This Week's Sponsor:


Where Text Starts

Cardhop for iOS Review: A Powerful New Alternative to Apple’s Contacts

Any time a new app launches in the same category as a first-party, pre-installed app, there’s always a lot to prove. It’s one thing to find new customers in a market limited to third-party options, where prospective users have to pay one way or another to access an app in that category. But when there’s a free, built-in option, third-party apps not only have to prove that they’re good apps, they also have to offer enough extra benefit above and beyond what the Apple-designed default provides. The bar for such apps is raised higher in many ways.

Facing that challenge today is a new app from Flexibits, Cardhop for iOS, which serves as the iPhone and iPad companion to the contacts app launched for Mac in late 2017. Powered by a convenient natural language input system, Cardhop includes a host of features that differentiate it from Apple’s Contacts app and pose a strong threat to the iOS default.

Getting started with Cardhop is extremely easy because it taps into your existing contacts database as configured in the Settings app. All the contacts you see in Apple’s Contacts will, upon granting permission, be automatically displayed in Cardhop as well.

At the center of Cardhop’s appeal is a feature that’s entirely unsurprising to find in a Flexibits app: a strong natural language input system. Flexibits’ popular calendar app, Fantastical, has included natural language input as one of its core strengths for years now, and Cardhop proves that it’s just as powerful when applied to contacts.

Near the bottom of Cardhop’s interface on nearly every screen of the app, you’ll find a search box. Typing in this search field using natural language enables quick entry of new contacts, adding new data points to existing contacts, or triggering an action that reaches out to one of your contacts.

Put simply, Cardhop’s natural language system works extremely well. When you’re adding a new contact, you can simply type out the person’s name, email, phone number, and more in a continuous string, then hit ‘Add Contact’ when you’re done. You don’t need to specify what type of data you’re entering (e.g. phone, address, email, etc.) because Cardhop does the work of recognizing that for you – as you type you’ll see your input transferred automatically into the appropriate fields of a new contact that’s being created by the app with each keystroke. It’s very fun to watch. Just as Fantastical’s event creation system easily bests that of Apple’s Calendar, so is Cardhop’s method of contact input clearly superior to Apple’s Contacts.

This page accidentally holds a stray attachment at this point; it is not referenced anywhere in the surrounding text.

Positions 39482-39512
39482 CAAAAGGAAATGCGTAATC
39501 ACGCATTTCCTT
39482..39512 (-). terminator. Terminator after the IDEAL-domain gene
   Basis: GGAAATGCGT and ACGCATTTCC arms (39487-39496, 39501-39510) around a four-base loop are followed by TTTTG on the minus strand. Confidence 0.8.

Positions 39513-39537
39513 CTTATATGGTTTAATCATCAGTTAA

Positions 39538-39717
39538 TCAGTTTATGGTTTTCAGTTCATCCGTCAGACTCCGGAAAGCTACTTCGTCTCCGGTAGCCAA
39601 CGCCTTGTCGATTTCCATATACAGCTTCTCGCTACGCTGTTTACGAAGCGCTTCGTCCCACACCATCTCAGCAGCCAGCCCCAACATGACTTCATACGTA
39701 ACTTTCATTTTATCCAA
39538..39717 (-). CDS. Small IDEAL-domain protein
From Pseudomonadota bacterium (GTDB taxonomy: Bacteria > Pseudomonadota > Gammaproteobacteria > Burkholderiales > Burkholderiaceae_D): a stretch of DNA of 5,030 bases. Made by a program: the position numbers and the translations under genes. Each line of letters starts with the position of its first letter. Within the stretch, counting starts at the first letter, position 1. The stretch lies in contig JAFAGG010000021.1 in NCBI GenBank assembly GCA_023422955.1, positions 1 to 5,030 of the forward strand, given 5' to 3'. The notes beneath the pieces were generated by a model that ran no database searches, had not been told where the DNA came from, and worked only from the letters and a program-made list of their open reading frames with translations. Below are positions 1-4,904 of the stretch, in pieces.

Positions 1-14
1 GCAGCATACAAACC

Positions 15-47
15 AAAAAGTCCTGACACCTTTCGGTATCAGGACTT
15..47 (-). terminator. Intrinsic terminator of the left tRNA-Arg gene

As I mentioned, Cardhop’s natural language system is not only for creating new contacts, but also adding to existing ones, and triggering actions. The former requires typing the targeted contact’s name in the search field, but even here Flexibits has simplified the process by recognizing abbreviations rather than requiring full spellings, and offering multiple immediate suggestions as needed based on what you type. When you find the right contact, hitting ‘Update Contact’ will add the search field’s data to their contact.

Actions are an interesting method of engaging with your contacts. Similar to how Apple’s Contacts enables you to kick off a message to someone, or look up directions to their place, or initiate a call – all by hitting buttons saved in someone’s contact – you can do the same in Cardhop, but without having to locate a person’s contact card first. Instead, you can simply type in the search field what you want to do – whether call, email, FaceTime, tweet at, or any other supported option – along with the person’s name, and trigger an action right from the search field. Actions are also available in two other places: in a special keyboard row that’s present whenever you type, and in your main contact database you can access them with a swipe right on a contact’s name.

Besides all the obvious supported actions, there’s one action type I wanted to mention that’s nice to have: copy. By typing ‘Copy’ then someone’s name (or, more likely, just the start of their name), Cardhop will present a card featuring that contact’s different contact details, all of which have a convenient button next to them that copies that specific data to your clipboard. It’s a small thing, but it can be really useful on a regular basis.

Although I expect most users are in the habit of initiating communication not from their contacts app, but from the appropriate communication apps like Messages, FaceTime, or Mail, actions are still a nice option to have, and with a bit of forceful habit change they could make Cardhop a powerful one-stop-shop for your communication needs. Just as Drafts is “where text starts,” Cardhop could be “where communication starts.”

Cardhop’s natural language input system, and the power it provides, is the clear highlight of the app. However, there are a lot of other niceties that make Cardhop a compelling alternative to Apple’s Contacts.